Why not lend money to a friend or employee in Costa Rica?
If you’re a nice person, you’ll find yourself obliged to lend money to a friend or employee soon after you arrive in Costa Rica.
You know, they are poor, and you are rich. That’s how some will see it.
Probably, where you come from, you’re too proud to ask anyone you know for a loan. But to lend money to a friend or an employee here is pretty normal. There is one advantage to it: at least you know you’ll never get it back.
I’ve had friends, as well as employees, come up with the most amazing stories to get you to lend money. They’d make you cry and make you feel bad that you have so much and they have so little. And that’s when you feel obliged to lend money. So don’t feel bad about falling for some bullshit story.
When I owned a spice factory, I had several employees, called display, travel to the grocery stores to stock the shelves with recently delivered merchandise. One female display told me her grandpa passed away and they had no money to buy the coffin and pay for the burial service.
She had worked for the company a few years and was a good employee. So I didn’t doubt for a moment when she asked me for a loan, so I wrote her a check.
I didn’t hear back from her for over a month when one of her colleagues told me she was working for another company. Also, it seemed that grandpa had been dead for quite a few years.
Don Eliezer, we called him don Eli, was my dad’s gardener. He had a drinking problem, don Eli I mean. When he didn’t drink, he worked hard. He could do my dad’s garden, all on a slope, with just a machete. What a job, in that heat, under the burning sun, all day long.
Once in a while, he’d ask my dad to lend money from him. My dad knew that don Eli would disappear for days. Sometimes he’d be there, under the mango tree, but in a deep alcohol-induced sleep. Or he’d be snoring on the couch in the TV room.
We all knew not to lend money to don Eli, that it would be a problem. For him, his wife and his kids. And the garden would look bad for a week or so. But, a few weeks later, all was back to normal. Until the next loan. Don Eli never paid these loans back, but he was a good gardener. When he wasn’t drunk.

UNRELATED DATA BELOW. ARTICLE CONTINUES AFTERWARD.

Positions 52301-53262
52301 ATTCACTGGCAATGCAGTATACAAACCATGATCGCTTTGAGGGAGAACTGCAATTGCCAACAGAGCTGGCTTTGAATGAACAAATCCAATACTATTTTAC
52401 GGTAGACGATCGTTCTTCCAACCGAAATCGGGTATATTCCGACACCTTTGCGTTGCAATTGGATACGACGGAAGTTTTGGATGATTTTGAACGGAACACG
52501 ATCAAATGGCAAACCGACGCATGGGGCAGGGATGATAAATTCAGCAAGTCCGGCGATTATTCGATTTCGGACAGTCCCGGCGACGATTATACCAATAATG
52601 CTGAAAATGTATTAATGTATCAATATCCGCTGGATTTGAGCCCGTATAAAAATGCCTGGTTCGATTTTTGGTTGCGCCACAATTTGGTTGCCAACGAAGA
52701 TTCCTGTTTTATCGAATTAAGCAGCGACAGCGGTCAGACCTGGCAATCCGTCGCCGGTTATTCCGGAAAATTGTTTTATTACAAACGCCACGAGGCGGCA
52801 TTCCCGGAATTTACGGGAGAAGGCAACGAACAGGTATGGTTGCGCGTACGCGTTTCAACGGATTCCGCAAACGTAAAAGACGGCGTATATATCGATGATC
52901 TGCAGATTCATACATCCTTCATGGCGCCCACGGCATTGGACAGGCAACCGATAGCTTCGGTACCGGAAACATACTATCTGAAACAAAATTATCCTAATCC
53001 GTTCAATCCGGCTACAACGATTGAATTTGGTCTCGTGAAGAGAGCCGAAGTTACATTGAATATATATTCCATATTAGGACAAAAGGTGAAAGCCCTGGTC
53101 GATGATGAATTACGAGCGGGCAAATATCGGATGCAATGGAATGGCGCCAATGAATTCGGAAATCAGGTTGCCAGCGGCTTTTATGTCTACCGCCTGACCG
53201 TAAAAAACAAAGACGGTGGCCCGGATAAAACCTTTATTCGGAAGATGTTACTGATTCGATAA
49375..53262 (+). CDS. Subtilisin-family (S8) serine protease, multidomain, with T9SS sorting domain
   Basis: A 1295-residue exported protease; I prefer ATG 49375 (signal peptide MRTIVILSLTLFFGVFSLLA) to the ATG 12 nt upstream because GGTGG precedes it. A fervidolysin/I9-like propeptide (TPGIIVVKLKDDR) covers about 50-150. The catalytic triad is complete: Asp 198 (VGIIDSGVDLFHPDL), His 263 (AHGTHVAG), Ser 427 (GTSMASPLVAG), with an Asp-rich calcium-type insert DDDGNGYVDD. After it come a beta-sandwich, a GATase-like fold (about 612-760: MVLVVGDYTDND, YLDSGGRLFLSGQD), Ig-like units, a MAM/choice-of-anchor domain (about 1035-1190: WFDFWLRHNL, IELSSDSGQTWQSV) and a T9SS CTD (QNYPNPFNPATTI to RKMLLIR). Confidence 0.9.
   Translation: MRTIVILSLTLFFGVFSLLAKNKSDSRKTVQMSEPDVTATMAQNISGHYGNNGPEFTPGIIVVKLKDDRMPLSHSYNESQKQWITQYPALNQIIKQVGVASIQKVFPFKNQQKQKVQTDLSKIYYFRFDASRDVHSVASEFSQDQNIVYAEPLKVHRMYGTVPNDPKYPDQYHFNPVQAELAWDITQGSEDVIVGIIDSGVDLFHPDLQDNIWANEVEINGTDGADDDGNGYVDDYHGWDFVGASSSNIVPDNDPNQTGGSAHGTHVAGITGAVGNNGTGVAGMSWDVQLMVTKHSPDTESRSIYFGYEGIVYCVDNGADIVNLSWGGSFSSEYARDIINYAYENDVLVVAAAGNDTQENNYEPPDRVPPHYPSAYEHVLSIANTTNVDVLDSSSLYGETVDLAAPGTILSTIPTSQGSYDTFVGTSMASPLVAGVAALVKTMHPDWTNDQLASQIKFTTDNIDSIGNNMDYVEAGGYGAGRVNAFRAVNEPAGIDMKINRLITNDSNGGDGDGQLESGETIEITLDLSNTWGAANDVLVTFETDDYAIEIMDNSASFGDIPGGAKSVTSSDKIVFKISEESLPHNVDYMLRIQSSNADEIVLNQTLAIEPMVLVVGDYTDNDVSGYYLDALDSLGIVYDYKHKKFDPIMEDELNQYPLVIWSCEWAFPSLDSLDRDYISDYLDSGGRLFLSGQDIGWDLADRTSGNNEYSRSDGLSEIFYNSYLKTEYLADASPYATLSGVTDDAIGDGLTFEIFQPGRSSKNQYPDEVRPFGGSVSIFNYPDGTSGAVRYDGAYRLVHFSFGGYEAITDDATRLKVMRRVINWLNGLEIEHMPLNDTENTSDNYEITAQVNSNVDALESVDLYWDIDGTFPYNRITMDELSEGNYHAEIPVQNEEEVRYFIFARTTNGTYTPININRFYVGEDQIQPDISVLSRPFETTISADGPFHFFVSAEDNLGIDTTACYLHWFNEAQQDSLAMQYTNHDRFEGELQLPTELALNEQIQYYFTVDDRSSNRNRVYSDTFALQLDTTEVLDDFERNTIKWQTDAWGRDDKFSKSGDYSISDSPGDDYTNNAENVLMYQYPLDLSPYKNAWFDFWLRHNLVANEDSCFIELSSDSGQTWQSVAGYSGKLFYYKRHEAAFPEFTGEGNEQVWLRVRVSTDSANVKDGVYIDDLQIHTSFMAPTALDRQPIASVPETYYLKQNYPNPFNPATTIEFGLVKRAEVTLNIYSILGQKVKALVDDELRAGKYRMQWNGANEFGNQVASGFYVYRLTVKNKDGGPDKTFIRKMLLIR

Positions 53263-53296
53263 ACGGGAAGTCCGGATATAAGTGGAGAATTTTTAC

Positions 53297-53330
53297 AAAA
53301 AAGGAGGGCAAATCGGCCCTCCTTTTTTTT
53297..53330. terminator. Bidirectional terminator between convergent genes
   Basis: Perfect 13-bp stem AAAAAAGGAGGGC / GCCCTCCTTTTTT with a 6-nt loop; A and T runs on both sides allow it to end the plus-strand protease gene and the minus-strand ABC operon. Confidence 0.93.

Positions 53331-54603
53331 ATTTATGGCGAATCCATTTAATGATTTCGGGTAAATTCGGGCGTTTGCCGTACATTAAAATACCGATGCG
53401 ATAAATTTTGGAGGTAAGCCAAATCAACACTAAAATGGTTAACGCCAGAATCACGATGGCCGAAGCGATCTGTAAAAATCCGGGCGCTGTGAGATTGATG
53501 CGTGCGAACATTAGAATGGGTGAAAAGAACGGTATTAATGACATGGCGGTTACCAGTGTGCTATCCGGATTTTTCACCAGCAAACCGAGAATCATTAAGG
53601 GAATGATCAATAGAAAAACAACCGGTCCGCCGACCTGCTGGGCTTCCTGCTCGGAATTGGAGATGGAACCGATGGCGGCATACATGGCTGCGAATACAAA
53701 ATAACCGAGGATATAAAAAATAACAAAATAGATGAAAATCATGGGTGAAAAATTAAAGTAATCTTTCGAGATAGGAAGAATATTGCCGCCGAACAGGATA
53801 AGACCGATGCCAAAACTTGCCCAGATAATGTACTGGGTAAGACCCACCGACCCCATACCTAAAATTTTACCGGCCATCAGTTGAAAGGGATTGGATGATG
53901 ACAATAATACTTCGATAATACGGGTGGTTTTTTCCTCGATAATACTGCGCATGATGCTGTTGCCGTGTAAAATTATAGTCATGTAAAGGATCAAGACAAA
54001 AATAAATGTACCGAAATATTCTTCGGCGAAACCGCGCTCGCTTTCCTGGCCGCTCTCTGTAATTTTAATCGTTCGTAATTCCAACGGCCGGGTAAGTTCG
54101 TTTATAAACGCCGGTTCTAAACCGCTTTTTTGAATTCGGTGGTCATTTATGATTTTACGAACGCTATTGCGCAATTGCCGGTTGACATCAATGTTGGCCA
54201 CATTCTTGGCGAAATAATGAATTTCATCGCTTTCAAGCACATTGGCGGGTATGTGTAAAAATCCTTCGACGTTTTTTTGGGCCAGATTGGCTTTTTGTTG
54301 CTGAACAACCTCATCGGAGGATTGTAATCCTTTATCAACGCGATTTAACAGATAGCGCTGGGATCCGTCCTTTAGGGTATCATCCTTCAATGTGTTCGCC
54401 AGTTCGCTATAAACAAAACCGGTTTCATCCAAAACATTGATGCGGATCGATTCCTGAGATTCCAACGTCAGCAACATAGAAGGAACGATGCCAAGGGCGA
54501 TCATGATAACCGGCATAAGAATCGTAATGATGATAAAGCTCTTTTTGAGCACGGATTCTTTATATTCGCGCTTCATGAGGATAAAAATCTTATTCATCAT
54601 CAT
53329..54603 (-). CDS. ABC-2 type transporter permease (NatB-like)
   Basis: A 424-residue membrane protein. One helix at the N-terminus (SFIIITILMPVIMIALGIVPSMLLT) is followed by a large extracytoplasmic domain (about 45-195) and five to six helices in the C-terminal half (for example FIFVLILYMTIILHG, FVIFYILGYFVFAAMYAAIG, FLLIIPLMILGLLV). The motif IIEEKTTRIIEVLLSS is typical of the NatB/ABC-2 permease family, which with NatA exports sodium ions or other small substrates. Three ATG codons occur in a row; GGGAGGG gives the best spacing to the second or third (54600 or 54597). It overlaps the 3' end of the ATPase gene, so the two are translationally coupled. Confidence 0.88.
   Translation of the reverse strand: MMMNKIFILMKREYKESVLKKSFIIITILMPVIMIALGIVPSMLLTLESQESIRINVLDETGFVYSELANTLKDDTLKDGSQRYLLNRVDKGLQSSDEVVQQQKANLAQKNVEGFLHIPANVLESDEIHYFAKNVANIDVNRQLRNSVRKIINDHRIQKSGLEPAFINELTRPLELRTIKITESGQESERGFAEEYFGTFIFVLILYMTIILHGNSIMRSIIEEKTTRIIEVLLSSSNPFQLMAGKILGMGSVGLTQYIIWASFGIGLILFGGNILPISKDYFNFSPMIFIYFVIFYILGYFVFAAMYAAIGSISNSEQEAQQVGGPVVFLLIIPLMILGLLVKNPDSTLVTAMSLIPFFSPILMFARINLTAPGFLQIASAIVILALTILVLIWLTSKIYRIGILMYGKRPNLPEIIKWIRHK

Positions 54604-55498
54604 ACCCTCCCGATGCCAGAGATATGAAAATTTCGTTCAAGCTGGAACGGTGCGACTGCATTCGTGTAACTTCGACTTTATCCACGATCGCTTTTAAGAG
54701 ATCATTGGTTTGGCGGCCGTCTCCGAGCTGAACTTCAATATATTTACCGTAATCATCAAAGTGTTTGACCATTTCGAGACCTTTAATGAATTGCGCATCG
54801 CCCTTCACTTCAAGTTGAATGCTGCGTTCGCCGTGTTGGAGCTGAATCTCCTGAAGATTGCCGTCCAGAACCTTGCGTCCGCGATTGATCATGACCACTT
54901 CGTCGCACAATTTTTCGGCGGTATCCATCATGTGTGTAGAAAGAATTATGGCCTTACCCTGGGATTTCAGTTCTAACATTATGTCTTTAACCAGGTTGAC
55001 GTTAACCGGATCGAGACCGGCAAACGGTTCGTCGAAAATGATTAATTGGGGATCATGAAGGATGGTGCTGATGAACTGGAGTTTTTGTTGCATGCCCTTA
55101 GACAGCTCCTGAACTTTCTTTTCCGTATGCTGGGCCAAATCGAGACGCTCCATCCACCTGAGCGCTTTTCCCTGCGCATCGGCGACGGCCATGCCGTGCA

Breakfast at Fresas
A killer strategy to adapt to local habits is to marry a local. A Dutch friend of mine married a Tico, he voted for the communist party. She came from money, worked very hard. He did not, he was born poor anyway.
Once in a while, they’d run out of money. Her daddy wouldn’t sponsor a communist, so they were on their own, with their 2 kids. And they had to eat, right?
So they’d ask all their friends for a loan. There was always someone who would lend money, mostly feeling bad for the kids. We did too, we’d lend money to them once in a while. But never got it back.
Until one day, we gave them a loan on a Sunday morning. They hadn’t eaten for several days. That same day, we found out that they went straight to Fresas. Fresas is a restaurant in Heredia, famous for their great breakfast. That was the last time I ever gave them my money.
How not to
Of course, there are many honest and responsible employees and friends that do pay what they owe. Sometimes it is just really hard to say no. Especially when you think they really need the loan. We grew up in a different world, with much more sense of responsibility. We pay off our debts, at least I do.
So how can you stay out of trouble and not lend money to a friend or an employee? Just say that you don’t give loans out of principle. WikiHow also has some great tips.
Fortunately, Ticos have flaws and so do we, you just need to learn which flaws so you can prevent culture shock. Thinking of hiring a real estate expert to buy or sell a property in Costa Rica? Contact us now.
The grammar of the Spanish version of this blog was checked and corrected by Wagner Freer of Spanish School for Residents and Expats. We strongly recommend this language school as your best choice to learn Spanish, click here to contact them.
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